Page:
Quotes of the week
"The purpose of this lawsuit is to protect the independence of the legislature and preserve the separation of powers."
— Excerpt from a statement issued by Illinois House Speaker Michael J. Madigan and Senate President John J. Cullerton explaining why their decision to challenge Gov. Pat Quinn's suspension of lawmaker pay is not about money. Quinn is withholding legislators' pay until they address the disastrous financial problems surrounding the state's public pensions systems.
"Today's lawsuit filed by two members of the Illinois General Assembly is just plain wrong. If legislators had put forth the same effort to draw up a pension reform agreement that they did in crafting this lawsuit, pension reform could have been done by now."
— Gov. Pat Quinn, reacting to the lawsuit filed by Democratic legislative leaders.
"Community college enrollments can be a bit unpredictable. The general trend is when we see unemployment rates going up, enrollments tend to go up as well. When more people find work, enrollments at community colleges can go down. That's what DACC has generally experienced over time."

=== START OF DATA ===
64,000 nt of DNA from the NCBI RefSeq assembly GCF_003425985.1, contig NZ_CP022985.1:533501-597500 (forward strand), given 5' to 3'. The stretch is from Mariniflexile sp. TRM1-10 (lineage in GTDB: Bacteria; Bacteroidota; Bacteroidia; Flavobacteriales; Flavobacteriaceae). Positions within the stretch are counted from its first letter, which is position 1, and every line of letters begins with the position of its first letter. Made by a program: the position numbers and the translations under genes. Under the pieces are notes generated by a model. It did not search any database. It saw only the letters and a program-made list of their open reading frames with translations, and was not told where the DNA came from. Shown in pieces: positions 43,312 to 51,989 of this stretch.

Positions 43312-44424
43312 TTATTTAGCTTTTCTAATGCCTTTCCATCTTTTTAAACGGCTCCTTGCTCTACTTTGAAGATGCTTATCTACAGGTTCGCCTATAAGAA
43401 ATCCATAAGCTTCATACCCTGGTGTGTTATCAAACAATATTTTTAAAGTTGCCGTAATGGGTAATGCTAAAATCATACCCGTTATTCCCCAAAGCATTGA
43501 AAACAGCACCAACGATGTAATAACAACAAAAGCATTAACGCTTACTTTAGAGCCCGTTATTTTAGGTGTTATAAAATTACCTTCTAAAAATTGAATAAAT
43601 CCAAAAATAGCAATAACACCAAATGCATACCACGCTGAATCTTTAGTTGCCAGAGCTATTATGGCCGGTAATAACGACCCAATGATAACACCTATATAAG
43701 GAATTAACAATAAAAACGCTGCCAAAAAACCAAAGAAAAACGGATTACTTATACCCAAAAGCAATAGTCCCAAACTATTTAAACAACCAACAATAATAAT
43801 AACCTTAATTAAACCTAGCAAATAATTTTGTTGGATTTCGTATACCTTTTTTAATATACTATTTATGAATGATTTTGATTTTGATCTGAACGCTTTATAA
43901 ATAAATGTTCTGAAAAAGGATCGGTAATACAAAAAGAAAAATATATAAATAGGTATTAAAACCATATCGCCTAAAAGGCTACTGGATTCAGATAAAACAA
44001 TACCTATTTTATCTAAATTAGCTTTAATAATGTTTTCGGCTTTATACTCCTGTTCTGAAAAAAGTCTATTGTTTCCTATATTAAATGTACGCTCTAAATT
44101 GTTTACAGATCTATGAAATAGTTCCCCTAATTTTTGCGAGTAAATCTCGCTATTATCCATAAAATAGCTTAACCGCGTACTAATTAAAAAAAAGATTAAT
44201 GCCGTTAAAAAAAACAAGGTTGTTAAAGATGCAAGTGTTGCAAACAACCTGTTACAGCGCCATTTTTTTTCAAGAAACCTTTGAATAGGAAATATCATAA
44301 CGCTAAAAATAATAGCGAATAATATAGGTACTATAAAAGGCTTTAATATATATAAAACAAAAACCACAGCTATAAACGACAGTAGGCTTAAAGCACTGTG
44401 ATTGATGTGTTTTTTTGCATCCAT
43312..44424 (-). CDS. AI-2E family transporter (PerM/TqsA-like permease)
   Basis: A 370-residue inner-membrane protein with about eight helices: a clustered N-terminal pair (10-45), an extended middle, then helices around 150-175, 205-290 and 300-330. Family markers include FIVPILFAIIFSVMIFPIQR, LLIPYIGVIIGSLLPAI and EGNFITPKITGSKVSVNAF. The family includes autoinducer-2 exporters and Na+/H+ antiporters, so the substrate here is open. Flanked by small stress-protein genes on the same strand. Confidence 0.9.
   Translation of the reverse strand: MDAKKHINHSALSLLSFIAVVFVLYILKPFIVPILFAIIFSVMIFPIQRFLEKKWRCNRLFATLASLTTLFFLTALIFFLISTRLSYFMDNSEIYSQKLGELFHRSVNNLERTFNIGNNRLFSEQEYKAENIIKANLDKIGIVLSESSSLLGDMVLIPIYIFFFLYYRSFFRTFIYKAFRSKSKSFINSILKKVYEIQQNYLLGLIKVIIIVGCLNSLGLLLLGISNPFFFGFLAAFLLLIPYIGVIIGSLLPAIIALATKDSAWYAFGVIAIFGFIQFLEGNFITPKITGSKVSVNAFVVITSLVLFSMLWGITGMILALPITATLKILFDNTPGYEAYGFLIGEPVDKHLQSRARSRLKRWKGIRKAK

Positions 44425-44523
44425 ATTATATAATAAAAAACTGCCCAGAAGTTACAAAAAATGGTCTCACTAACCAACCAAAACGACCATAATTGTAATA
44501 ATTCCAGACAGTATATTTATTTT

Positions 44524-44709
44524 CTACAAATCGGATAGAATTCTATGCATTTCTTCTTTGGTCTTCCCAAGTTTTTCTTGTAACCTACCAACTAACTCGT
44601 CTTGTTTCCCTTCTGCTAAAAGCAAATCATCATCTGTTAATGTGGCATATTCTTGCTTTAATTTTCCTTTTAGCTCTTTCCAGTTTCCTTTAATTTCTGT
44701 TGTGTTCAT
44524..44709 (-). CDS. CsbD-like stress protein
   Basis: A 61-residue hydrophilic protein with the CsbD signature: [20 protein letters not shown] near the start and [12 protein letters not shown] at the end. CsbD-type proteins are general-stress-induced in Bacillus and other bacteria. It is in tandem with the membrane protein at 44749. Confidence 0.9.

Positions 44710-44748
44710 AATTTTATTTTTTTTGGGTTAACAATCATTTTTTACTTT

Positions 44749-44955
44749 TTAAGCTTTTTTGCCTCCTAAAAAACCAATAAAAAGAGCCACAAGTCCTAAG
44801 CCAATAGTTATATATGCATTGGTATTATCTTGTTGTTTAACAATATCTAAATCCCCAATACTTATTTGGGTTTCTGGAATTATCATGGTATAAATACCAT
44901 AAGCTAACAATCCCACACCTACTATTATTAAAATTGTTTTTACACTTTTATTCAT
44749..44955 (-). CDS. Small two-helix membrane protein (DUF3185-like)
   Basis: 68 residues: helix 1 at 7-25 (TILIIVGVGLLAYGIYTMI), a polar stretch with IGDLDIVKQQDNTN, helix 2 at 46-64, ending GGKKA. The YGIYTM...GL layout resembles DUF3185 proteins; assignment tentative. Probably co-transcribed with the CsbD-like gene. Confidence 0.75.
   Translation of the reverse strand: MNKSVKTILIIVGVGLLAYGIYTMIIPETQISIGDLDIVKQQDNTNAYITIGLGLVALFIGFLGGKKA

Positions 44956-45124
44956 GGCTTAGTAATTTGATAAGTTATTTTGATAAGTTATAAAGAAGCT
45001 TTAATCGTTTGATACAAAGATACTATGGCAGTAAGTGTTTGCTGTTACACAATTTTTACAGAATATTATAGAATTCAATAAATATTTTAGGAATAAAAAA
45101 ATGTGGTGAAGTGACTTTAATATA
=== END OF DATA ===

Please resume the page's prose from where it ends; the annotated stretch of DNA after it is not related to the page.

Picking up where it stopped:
— Dave Kietzmann, vice president for instruction and student services at Danville Area Community College, explaining that as the economic recovery in Illinois continues, enrollment at area community colleges has declined slightly.
"Yeah, I guess I really did. It's nice to have an extra inch."
— Fighting Illini point guard Tracy Abrams, explaining that his new listed height is not a typo or an exaggeration, that he's really grown from 6-foot-1 to 6-foot-2 since last season.
"I have absolutely no position. I don't get involved in politics. Whatever law passes, we're going to comply with the law."
— Urbana Police Chief Pat Connelly, expressing a position of complete neutrality about whether Gov. Quinn should sign a medical marijuana law.
"It's disturbing, but exciting. It validates our sense of the community and how many people can come in from the cold and get insurance."
— Claudia Lennhoff, executive director of the Champaign County Health Care Consumers, responding to predictions that Obamacare will swell the ranks of Champaign County residents on Medicaid by more than 15,000 people.